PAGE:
A leather cord wraps under the bottom of the poll and adjusts with a bronze-looking, spring-loaded cord lock. This secures the axe nicely, but I found this retention system a little cumbersome to use: unmasking the axe with one hand while holding it in the other requires multiple movements of the cord lock and cord. It is also somewhat awkward to insert the axe into the mask: I inadvertently cut the leather several times without realizing it while trying to sheath the axe blade.
Initial Impressions: Eyeing the Almike
The shape of the axe head is both functional and aesthetically pleasing. Viewed from the eye looking toward the end knob, the axe head reveals a gently concave shape that betrays a bias toward cutting and carving (in contrast to a more convex design, which would favor felling and splitting). Given the axe’s 14-inch length, this makes sense: only an overly ambitious soul would attempt to fell mighty trees or split huge rounds with this small, packable hatchet!
The handle is secured to the axe head with a steel wedge as well as an initial wooden wedge. Through months of use, including chopping Dogwood (which ranks above Hickory and Ironwood on the Janka wood hardness test), the head remains securely fastened to the handle. The grain of the hickory was pleasingly straight (and thus strong), and while not perfectly aligned in vertical fashion (considered optimal for axes), the grain orientation is certainly good. An ample lanyard hole is drilled in the handle for those who wish to add a lanyard.
Sighting the axe from eye to end knob, the head appeared to be almost infinitesimally skewed to the left, not perfect, but not a concern either, for this is a variation that to my mind seems in keeping with the vagaries one would expect to attend the hand-forging process. Certainly during use I sensed this to be an inconsequential matter.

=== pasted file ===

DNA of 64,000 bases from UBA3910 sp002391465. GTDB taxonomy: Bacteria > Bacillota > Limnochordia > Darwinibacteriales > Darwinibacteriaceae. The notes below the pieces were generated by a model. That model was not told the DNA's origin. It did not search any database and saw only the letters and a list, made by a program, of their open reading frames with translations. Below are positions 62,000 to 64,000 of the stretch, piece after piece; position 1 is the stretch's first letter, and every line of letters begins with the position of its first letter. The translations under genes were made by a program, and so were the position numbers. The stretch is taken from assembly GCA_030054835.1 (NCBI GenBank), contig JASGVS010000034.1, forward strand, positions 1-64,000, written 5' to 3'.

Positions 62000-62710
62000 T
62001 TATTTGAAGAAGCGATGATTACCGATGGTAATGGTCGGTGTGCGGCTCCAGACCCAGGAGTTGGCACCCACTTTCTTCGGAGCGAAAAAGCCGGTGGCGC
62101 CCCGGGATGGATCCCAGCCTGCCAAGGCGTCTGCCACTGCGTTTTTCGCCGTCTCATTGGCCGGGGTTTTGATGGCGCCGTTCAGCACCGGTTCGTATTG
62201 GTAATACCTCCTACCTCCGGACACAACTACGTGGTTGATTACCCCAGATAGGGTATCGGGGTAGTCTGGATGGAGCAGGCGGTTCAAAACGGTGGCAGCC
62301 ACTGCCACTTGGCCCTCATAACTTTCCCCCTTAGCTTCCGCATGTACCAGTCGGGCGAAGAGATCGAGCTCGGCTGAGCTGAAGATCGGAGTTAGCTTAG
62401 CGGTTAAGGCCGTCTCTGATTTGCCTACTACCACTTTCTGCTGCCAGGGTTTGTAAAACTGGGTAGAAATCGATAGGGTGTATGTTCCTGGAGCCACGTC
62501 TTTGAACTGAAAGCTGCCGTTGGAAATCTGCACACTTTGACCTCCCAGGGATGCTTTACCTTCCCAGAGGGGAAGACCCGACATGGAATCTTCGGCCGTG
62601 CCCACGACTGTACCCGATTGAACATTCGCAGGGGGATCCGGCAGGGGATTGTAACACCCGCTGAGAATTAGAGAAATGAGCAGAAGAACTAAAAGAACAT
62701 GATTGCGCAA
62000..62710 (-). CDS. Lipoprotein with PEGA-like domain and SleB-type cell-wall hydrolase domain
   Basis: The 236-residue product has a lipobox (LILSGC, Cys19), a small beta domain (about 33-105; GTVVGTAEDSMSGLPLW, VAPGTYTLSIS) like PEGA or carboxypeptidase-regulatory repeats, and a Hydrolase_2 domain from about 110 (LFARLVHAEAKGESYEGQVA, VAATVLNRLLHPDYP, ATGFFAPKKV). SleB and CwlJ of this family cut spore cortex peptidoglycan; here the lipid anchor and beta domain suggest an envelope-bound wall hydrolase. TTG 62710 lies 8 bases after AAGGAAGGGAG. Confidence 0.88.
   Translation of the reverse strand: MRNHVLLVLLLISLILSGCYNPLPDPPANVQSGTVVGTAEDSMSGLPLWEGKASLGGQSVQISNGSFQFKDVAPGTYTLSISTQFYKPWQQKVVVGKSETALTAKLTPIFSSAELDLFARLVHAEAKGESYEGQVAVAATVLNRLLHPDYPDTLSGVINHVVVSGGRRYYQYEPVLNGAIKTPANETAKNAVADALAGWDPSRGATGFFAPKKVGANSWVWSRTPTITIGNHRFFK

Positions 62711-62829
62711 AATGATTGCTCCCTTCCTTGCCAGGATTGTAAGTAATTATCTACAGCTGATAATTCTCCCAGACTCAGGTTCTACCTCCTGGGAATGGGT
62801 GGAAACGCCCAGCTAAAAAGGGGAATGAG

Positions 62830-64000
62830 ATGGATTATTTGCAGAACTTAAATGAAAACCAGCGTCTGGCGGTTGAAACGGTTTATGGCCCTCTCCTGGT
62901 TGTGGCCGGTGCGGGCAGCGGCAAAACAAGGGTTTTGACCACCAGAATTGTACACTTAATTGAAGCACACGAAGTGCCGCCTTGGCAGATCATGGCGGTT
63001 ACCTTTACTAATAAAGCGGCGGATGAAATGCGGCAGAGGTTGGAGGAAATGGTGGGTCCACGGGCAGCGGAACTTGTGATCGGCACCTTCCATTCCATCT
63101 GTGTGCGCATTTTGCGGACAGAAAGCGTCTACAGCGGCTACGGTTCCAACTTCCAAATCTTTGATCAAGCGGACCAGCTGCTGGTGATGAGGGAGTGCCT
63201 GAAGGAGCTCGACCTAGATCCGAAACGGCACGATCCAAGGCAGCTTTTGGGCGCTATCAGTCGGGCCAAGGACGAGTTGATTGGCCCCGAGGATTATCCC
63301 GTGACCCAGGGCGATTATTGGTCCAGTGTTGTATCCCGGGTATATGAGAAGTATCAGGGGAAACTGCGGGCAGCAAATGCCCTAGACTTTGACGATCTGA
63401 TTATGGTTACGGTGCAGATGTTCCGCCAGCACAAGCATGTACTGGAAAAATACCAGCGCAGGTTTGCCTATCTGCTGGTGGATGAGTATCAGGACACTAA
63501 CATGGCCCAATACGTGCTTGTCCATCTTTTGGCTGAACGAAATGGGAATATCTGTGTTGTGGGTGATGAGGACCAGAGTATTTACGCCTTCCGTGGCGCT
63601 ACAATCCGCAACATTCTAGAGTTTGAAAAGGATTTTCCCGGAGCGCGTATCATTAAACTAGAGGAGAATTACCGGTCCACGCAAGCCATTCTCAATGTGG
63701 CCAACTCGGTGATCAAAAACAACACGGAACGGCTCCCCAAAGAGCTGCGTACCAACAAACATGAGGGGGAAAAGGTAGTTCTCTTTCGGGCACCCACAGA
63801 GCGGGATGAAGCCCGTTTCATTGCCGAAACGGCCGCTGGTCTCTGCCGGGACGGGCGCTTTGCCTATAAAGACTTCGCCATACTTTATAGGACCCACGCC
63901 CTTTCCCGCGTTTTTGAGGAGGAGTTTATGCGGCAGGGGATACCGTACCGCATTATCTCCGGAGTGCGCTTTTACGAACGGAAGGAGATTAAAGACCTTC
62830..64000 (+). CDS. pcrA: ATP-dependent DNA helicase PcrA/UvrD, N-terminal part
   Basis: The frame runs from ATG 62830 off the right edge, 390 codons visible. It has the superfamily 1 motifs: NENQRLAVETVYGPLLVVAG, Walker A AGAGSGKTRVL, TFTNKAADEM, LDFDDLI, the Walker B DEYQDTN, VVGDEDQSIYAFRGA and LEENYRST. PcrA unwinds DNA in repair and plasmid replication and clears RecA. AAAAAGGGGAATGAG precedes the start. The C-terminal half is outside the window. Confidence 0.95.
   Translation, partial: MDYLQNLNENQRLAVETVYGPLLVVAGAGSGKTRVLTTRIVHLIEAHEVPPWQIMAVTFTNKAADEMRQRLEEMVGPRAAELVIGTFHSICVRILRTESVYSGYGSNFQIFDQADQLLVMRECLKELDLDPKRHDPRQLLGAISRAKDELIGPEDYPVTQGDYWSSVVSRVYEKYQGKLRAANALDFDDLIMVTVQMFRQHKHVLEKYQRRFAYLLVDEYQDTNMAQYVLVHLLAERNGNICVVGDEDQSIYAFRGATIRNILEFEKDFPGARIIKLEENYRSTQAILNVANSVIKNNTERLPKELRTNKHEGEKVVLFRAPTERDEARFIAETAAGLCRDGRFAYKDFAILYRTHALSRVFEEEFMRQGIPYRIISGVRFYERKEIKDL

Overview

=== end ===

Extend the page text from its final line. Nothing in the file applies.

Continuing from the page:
One measure predictive of the ease of axe handling is to balance the axe on one’s fingers at the throw of the handle. The Almike requires no steadying touch of the off hand to aid in balance, but rather balances almost perfectly with only the faintest downturn of the bevel. This test boded well for efficiency and low fatigue, and in practice I found the axe to be balanced beautifully.
The factory edge was sharp but not completely shaving sharp. Slicing paper left a slightly rough edge on the cut paper, and shaving hairs from my arm required a little bit of force. With few exceptions, cutting tools often require touching up to get them shaving sharp when they are new, and the Almike certainly came with a serviceable edge, but there are also other premium Swedish axes that come with sharper edges, too, something the consumer may wish to consider (see below, “A Brief Word on Comparisons”).